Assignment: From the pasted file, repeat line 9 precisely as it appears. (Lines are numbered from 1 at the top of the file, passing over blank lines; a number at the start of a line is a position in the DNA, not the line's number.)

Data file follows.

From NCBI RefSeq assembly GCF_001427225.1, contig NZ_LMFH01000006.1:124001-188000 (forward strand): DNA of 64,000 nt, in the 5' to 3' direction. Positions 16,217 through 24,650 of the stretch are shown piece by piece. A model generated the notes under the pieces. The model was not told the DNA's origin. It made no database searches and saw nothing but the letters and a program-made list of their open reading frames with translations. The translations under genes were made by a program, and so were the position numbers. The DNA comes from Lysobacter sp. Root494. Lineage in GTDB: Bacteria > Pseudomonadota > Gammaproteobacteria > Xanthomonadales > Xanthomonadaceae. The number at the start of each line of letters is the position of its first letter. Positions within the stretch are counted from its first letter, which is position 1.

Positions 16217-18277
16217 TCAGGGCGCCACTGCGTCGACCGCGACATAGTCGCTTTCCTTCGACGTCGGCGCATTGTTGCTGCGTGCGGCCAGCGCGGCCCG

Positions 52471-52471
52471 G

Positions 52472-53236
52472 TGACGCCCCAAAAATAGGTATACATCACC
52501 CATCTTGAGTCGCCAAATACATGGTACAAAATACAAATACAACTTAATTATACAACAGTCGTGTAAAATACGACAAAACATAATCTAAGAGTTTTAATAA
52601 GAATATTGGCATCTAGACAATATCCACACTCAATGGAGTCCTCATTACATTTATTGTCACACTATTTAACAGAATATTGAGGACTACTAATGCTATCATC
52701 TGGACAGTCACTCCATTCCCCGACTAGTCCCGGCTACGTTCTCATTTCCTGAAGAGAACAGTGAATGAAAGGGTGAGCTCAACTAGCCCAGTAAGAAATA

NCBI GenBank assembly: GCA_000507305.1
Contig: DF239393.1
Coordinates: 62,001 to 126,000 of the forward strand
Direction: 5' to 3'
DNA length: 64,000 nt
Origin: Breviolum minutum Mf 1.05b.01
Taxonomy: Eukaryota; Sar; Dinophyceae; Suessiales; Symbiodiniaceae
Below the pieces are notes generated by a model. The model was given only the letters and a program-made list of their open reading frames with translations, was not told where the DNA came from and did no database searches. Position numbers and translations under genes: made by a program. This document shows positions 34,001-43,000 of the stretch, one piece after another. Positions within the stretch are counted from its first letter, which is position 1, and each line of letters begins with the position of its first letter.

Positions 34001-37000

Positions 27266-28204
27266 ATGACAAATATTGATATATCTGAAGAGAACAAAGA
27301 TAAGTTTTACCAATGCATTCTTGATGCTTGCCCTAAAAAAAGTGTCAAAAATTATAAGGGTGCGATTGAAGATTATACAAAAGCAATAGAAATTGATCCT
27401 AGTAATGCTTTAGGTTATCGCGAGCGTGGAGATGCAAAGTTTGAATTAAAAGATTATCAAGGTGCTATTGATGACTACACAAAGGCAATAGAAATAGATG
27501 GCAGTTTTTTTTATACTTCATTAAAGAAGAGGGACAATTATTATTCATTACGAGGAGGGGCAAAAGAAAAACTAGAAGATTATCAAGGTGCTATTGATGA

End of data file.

52601 GAATATTGGCATCTAGACAATATCCACACTCAATGGAGTCCTCATTACATTTATTGTCACACTATTTAACAGAATATTGAGGACTACTAATGCTATCATC